A Foundation for Success: How One Woman Shattered the Glass Ceiling
Entrepreneurship If you were to peak inside the corner offices of today’s Fortune 500 companies, you’d find 24 women, a mere 4.8 percent, sitting at the CEO desk. Gina Dennis is looking to change that statistic.
When Gina Dennis walks into a room full of men, she hardly blinks an eye.
That’s the mentality Dennis, 35, who started the international green consulting firm Relerience in 2009, has always used when approaching her academic and professional pursuits.
A Washington, D.C., native, Dennis’ parents raised her and her two brothers on ideas of hard work and equality. She never felt at odds with her twin brother, Gary, and her younger brother, Gregory, looks up to her, she says.
“My parents taught us that we should treat everyone as if we come from the same source,” Dennis says. “Gender was never an issue.”
Dennis received her undergraduate degree at Spelman College in Atlanta, where she majored in political science and psychology. Those degrees fulfilled her desire to learn more about human behavior, as well as logic, government and law.
During her tenure at Spelman, Dennis studied abroad in South Africa before interning at the White House in the president’s office. That experience solidified her goal to delve deeper into law, she says, but her interest in business remained strong.
In the midst of being pursued aggressively by Goldman Sachs in 2000, Dennis struck an even bigger pot of gold: the opportunity to earn a dual degree in business and law.
At American University, in the District, Dennis started setting the foundation for her future company.
The dual program was unique because the degrees were synergistic, she says.
A foundation for success
“When I graduated, I had a practical understanding of how businesses are created,” Dennis explains. “I learned that anyone could create a company, as long as you have a passion to create value and you’re inventing a new service or a new product.”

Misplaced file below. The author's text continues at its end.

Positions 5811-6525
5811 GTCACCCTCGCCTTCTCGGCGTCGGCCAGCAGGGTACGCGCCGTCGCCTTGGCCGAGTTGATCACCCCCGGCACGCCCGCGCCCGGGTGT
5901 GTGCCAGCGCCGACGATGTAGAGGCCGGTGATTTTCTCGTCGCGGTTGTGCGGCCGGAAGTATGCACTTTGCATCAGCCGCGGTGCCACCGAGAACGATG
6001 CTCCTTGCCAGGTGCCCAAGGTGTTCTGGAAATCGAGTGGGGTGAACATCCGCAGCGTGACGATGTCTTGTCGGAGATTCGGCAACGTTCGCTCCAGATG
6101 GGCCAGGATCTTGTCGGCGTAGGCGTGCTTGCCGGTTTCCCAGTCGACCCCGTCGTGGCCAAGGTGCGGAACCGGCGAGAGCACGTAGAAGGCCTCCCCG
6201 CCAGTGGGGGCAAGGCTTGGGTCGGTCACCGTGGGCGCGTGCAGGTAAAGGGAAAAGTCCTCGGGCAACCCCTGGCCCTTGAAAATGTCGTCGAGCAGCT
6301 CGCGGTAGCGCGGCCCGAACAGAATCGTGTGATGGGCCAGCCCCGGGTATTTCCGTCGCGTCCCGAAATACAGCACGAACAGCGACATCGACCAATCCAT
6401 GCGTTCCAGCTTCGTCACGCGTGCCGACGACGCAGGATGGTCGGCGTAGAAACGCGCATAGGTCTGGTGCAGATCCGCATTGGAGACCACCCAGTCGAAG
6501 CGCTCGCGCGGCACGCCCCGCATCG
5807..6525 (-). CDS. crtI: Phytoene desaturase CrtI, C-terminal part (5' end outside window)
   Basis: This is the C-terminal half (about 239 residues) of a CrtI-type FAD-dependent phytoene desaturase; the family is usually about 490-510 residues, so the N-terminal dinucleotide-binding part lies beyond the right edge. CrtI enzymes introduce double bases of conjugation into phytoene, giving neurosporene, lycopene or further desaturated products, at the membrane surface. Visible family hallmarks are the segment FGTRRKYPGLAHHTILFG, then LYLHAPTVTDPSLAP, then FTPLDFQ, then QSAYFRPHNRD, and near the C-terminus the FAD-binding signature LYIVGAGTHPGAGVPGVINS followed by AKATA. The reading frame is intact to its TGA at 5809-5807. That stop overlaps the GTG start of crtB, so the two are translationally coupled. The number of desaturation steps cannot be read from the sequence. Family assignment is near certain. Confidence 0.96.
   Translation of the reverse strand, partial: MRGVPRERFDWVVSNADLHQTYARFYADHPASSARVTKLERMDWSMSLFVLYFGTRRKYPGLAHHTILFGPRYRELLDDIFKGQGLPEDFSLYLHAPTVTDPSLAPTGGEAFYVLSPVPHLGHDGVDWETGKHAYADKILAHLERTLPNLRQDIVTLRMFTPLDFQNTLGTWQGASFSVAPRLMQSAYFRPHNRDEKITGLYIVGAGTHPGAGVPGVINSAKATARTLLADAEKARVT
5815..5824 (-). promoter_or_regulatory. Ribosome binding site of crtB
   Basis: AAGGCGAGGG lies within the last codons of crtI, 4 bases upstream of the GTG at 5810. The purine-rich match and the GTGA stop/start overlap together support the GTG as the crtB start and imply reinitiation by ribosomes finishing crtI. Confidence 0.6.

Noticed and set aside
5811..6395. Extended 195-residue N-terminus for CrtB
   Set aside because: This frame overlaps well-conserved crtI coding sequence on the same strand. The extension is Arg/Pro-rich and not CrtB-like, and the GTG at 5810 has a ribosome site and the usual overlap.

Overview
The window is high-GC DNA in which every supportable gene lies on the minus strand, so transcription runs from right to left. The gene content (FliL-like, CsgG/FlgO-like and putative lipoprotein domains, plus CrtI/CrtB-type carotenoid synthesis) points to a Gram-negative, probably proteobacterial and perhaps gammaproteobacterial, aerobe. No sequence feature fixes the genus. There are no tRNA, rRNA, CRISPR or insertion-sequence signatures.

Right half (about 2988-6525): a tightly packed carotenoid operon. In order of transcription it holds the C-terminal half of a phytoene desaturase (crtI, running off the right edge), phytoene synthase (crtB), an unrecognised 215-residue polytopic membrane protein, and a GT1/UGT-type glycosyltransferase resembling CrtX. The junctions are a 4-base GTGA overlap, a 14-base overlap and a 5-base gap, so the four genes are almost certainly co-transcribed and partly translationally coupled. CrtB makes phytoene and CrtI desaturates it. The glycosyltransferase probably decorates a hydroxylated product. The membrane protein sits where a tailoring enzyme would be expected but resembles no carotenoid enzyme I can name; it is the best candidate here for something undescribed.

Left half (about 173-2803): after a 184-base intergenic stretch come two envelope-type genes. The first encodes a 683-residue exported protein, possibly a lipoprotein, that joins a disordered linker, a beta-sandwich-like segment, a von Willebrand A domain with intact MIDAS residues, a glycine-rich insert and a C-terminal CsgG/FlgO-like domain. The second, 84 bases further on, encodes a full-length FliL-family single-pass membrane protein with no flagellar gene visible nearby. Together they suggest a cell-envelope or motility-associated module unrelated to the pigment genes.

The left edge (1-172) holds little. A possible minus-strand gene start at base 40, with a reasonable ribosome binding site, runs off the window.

Dennis formulated the idea for Relerience while working for a sovereign wealth fund, where she had been accepting large real estate transactions that were regulated by LEED standards, which rate buildings on sustainability.
She realized navigating those rules would be more efficient in a consulting capacity, not at a traditional law firm. And so Relerience was born.
The company’s track record includes conducting a survey of over 700 LEED and Energy Star buildings in the District, Maryland and Virginia, plus the development of a green energy business conference that over 200 businesses attended virtually and in person last year. Currently on Relerience’s agenda is screening a building in the District that will be among the first sustainable facilities for women.
Bridging the gap
Although Dennis, as a female, represents a small number of female CEOs in the United States, through her work she’s helping shrink that gap.
She advises other aspiring female entrepreneurs to embrace their womanhood and believe they can achieve their goals.
“It all starts with the individual: You have to believe in your invention, your service, your product,” Dennis says. “I create value for my clients every day, innovatively and aggressively, all the while embracing the best things about me, including being a woman.”